([dagger]) M.B., B.S., F.R.C.A., Consultant Anaesthetist, Department of Anaesthetics, University Hospital of North Staffordshire, Hartshill, Stoke on Trent, Staffordshire, England.

([double dagger]) M.D., Anesthesiology Resident.

Address for correspondence: Dr A.A. van den Berg, Department of Anaesthetics, Port Hedland Regional Hospital, Kingsmill Street, Port Hedland, WA. Email: antonvdb2000@yahoo.com

Accepted for publication on November 9, 2010.
TABLE 1
Characteristics of patients undergoing lower uterine segment caesarean
section or labour analgesia (and combined) in whom pencil-point
((Whitacre) and cutting-edge (Quincke) spinal needles were used

 LUSCS (n=30)

 Pencil- Cutting- P value
 point edge

Patient numbers 18 (60%) 12 (40%) <0.001
Age, y 25 (6) 27 (9) NS
Weight, kg 82 (17) 85 (21) NS
Height, cm 162 (7) 164 (7) NS
ASA grade
 I 2 1 NS
 II 16 11 NS

 Labour analgesia (n=85)

 Pencil- Cutting- P value
 point edge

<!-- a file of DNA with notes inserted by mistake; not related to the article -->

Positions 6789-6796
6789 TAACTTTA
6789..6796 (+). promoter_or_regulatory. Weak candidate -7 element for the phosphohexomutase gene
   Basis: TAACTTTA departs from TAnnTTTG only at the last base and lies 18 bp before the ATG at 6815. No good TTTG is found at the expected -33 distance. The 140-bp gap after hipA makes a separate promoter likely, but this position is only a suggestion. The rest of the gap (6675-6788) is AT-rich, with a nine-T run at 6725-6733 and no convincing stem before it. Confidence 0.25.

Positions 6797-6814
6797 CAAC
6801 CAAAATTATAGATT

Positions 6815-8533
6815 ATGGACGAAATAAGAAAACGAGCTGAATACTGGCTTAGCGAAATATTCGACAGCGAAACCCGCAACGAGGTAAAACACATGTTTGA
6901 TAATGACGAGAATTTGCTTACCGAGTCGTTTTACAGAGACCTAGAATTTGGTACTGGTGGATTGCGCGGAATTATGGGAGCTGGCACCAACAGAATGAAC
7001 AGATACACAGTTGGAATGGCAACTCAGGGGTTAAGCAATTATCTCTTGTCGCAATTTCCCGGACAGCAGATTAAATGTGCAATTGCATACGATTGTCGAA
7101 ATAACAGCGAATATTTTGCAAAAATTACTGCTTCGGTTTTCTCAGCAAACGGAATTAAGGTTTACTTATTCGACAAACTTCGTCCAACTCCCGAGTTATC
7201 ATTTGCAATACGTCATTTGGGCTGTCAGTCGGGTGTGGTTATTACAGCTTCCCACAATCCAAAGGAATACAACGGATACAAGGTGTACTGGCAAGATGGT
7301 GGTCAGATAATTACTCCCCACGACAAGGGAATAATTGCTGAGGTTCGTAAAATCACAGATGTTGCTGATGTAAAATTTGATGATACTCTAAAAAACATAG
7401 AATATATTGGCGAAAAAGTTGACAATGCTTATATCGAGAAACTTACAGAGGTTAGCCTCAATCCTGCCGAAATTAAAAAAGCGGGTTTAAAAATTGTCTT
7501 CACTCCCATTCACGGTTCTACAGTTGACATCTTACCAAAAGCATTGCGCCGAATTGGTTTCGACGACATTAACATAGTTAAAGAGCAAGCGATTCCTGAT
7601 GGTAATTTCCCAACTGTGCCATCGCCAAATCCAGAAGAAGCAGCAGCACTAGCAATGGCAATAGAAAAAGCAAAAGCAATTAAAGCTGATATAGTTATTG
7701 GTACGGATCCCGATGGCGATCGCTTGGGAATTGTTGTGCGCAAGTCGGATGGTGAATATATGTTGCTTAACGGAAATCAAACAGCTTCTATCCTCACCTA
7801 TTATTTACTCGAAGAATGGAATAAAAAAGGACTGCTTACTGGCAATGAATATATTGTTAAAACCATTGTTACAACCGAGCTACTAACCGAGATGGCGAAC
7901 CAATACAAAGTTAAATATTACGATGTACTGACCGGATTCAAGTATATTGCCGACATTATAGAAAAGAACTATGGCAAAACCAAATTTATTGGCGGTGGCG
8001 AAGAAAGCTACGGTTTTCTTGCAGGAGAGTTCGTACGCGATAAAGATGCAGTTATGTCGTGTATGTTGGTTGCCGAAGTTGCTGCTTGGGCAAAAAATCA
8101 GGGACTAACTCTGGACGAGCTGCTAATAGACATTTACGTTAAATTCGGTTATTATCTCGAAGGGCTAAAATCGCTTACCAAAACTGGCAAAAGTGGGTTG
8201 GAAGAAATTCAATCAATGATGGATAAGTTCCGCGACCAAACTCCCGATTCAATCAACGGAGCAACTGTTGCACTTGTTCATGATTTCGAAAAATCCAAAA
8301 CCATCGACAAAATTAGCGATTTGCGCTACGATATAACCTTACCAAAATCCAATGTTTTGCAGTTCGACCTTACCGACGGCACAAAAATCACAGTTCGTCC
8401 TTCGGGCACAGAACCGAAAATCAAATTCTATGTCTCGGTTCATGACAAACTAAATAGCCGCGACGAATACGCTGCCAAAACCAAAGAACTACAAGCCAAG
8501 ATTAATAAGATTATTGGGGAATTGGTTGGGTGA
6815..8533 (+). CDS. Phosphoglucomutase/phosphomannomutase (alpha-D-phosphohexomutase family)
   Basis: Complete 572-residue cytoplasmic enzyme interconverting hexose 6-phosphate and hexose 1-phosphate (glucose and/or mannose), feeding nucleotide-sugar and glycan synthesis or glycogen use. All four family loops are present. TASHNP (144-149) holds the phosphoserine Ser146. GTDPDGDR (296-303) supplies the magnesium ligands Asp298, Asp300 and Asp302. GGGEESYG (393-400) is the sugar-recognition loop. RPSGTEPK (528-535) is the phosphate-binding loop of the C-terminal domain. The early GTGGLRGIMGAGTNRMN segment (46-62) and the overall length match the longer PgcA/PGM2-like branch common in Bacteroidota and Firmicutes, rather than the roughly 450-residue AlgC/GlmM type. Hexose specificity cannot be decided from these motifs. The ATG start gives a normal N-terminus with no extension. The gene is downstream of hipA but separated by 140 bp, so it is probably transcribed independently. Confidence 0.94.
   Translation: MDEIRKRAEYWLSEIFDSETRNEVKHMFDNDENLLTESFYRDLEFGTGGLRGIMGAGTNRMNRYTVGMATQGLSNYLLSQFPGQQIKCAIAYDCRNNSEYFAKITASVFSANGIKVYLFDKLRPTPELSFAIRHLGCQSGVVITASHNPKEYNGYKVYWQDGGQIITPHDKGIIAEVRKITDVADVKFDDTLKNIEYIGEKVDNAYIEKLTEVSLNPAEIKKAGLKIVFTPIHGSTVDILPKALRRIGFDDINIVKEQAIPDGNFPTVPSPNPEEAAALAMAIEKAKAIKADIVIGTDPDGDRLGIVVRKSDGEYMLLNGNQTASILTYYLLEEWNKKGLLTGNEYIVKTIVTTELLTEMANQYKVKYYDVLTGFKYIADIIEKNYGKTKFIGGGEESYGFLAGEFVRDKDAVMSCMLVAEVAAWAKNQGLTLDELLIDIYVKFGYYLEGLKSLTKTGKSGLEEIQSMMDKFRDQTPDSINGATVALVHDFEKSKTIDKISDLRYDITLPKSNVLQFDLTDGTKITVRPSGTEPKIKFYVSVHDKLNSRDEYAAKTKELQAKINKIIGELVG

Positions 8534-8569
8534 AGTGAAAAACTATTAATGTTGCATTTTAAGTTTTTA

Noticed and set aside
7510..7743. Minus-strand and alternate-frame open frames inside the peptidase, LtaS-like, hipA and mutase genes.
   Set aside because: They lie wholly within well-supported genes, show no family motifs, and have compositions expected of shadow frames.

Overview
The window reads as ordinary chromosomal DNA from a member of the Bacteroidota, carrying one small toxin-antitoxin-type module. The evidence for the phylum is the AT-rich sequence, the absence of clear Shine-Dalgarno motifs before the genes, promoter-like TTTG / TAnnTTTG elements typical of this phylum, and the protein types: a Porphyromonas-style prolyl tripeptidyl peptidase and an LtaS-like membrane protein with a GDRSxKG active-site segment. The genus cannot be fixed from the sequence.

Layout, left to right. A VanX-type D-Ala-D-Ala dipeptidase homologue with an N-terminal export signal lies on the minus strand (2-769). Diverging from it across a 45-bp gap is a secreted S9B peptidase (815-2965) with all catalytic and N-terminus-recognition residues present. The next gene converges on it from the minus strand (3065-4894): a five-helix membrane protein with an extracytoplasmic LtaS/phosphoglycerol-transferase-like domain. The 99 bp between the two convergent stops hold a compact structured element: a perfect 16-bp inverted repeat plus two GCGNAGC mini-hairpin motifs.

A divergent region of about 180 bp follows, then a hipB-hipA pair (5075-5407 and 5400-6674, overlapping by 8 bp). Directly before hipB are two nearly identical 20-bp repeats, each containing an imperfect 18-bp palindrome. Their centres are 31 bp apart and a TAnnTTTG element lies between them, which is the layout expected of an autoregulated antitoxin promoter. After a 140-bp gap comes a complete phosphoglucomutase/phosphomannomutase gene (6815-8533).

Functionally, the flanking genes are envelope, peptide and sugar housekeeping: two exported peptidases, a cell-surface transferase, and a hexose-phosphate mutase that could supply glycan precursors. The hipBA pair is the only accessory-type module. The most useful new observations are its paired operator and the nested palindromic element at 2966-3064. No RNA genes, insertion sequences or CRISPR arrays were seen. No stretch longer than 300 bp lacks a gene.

Patient numbers 59 (69%) 26 (31%) <0.0005
Age, y 25 (7) 24 (7) NS
Weight, kg 86 (20) 84 (19) NS
Height, cm 160 (8) 163 (7) NS
ASA grade
 I 5 4 NS
 II 54 22 NS

 Overall (n=115)

 Pencil- Cutting- P value
 point edge

Patient numbers 77 (67%) 38 (33%) <0.0005
Age, y 25 (7) 25 (7) NS
Weight, kg 85 (19) 85 (19) NS
Height, cm 170 (7) 164 (7) NS
ASA grade
 I 7 5 NS
 II 70 33 NS

LUSCS=lower uterine segment caesarean section, NS=non-significant,
ASA=American Society of Anesthesiologists. Values given as whole
numbers (percentages), or mean (standard deviation).

TABLE 2
Numbers of patients undergoing lower uterine segment caesarean section
or labour analgesia (and combined) in whom pencil-point and cutting-
edge spinal needles were used, and who grimaced or involuntarily
moved, spontaneously vocalised or acknowledged feeling sensation at
the moment of dural puncture

 LUSCS (n=30)

 Pencil- Cutting- P value